Largest lay-off operation in Dutch history at TNT

A postman in 1972, when no mail was electronic and the national postal office had a monopoly.
By Patricia Veldhuis

Almost half of all mail deliverers and sorters at the former national postal company will lose their jobs in the largest mass lay-off at a single company in the Netherlands ever.

11,000 mail deliverers and sorters will be made redundant at TNT Post, the Netherlands' former national postal service announced in its staff magazine on Thursday. The company, which is struggling with new competition and high wages, says a reorganisation is unavoidable after the unions turned down a deal to cut pay instead of jobs.

At present, TNT employs 80,000 people worldwide, 23,000 of whom are full-time deliverers and sorters in the Netherlands. Almost half of those will lose their jobs in the next three years, the company said on Thurday. A lot of people whose jobs are at stake have been with the post office their entire careers. Many are in their late forties and early fifties, not an easy age to find a new job even in a good economy.

TNT is writing history, says Paul Klep, a professor of economic and social history at the Nijmegen University. Never before have so many people been laid-off by one single company in the Netherlands. Philips electronics cut 10,000 jobs in the 1980s, but not all at once. The bankruptcy of airplane builder Fokker cost 5,600 jobs in 1996. "A lot of people lost their jobs in the 1930s, but mostly because small companies folded. Tens of thousands of jobs disappeared when the mines closed [in the 60s and 70s,] but those were spread out over a long period," says Klep.

Eroded monopoly

TNT is not just suffering from the economic crisis, it is also struggling with competition from email on the one hand and new players on the liberalised postal market on the other. Mail delivery was privatised in the Netherlands in 1994 and European laws have slowly opened up the market for other companies, causing TNT's monopoly to erode. Two new players gaining ground, Sandd and Selekt Mail, are cheaper than TNT, partly because they hire employees on a part-time basis and at a fraction of what TNT pays.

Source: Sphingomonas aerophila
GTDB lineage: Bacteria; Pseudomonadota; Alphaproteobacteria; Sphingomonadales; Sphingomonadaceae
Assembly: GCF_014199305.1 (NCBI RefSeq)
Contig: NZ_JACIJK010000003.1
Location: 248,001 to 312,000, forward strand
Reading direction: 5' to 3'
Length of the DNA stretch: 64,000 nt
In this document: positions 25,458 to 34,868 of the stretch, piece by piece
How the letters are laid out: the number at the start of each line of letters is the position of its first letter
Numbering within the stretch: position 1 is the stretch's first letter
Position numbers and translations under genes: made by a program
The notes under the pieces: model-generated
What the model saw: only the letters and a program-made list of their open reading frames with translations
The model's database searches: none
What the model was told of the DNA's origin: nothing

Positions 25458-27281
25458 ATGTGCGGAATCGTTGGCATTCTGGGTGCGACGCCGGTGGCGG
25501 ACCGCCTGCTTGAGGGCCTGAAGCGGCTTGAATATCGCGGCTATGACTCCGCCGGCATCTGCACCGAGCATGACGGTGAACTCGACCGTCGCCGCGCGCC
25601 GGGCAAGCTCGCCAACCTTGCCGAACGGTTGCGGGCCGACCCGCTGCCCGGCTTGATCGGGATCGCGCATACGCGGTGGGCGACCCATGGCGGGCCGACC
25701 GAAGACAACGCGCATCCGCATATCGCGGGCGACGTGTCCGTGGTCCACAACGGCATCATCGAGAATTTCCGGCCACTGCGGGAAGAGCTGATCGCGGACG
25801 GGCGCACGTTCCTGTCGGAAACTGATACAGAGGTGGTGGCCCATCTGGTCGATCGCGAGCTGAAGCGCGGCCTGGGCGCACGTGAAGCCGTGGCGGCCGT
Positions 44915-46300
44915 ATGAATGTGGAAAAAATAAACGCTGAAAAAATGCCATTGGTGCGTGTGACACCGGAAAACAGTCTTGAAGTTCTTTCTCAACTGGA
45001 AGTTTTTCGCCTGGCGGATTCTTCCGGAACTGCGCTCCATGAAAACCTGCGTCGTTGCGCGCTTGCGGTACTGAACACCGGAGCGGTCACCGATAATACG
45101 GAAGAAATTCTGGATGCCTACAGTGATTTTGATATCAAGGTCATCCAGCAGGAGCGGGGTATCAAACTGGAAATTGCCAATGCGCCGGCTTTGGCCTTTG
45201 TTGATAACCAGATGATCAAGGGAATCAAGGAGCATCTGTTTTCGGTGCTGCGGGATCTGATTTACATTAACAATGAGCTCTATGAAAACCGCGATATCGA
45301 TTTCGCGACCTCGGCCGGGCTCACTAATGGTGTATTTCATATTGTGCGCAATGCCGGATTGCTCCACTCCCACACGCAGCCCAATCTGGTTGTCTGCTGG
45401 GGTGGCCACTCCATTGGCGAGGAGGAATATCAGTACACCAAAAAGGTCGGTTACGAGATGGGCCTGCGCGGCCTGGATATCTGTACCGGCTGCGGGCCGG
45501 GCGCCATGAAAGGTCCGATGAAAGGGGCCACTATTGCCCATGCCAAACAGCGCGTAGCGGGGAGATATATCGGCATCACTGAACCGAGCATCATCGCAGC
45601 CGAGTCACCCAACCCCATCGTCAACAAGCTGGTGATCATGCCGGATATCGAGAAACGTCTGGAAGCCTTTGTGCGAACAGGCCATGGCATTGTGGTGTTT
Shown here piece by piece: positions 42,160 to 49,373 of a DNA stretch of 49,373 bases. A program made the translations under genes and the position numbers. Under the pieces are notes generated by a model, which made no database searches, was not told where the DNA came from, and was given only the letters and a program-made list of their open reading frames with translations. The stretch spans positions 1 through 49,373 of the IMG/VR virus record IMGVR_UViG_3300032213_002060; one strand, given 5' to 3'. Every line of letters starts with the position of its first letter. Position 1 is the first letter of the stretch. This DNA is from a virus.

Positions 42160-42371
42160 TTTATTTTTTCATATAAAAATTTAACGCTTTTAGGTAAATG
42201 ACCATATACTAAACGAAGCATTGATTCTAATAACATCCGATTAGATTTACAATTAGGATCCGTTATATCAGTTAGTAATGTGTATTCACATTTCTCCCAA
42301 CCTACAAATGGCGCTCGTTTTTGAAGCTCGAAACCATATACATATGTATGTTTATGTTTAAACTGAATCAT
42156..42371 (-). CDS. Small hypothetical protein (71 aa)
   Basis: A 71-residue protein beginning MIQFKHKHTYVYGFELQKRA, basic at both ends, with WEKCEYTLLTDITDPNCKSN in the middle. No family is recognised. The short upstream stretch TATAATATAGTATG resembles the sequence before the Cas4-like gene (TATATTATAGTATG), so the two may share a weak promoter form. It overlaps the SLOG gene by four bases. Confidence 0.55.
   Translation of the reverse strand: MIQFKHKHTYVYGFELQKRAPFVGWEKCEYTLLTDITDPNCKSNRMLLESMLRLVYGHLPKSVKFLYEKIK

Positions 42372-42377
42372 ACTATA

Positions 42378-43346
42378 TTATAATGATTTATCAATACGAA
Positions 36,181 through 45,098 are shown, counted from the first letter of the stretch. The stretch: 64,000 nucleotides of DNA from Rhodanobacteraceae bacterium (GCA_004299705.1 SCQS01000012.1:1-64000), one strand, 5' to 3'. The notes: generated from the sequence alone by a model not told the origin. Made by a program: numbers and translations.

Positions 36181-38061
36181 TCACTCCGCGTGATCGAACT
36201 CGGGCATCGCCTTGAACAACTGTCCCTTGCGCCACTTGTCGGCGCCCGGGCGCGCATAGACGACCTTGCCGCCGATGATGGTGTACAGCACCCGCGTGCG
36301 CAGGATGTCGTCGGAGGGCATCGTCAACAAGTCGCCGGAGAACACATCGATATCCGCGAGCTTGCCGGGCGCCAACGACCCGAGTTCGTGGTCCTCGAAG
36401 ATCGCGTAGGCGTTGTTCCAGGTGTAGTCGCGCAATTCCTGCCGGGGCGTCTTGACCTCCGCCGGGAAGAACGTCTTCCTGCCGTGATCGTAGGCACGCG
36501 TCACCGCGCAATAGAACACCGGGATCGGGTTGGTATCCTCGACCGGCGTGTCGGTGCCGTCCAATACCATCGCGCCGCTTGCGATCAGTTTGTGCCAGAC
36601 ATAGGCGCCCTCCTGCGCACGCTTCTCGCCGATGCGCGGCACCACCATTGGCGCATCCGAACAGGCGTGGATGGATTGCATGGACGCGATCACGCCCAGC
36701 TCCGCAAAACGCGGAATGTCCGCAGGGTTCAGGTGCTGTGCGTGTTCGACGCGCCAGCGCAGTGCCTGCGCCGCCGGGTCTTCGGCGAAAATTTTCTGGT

The lay-offs come as no surprise. After years of processing 3 to 4 percent less mail every year, TNT predicts a decline of 5 to 6 percent over 2009 and says it needs to save 395 million euros. A near deal to reduce employees' pay by 15 percent in exchange for three years job security was rejected by union members in April.

While the unions announced they would investigate alternative scenarios for the cuts, TNT organised a survey among its staff asking whether they would prefer to give up pay or accept lay-offs. On Thursay, the company said 74 percent would opt for lower wages. It wants to use those results to go back to the negotiating table with the unions. However, TNT stressed that the 11,000 lay-offs are now unavoidable. "This is stupid and rude," says union leader EdithSnoeij. "We were supposed to have until September to come up with an alternative."

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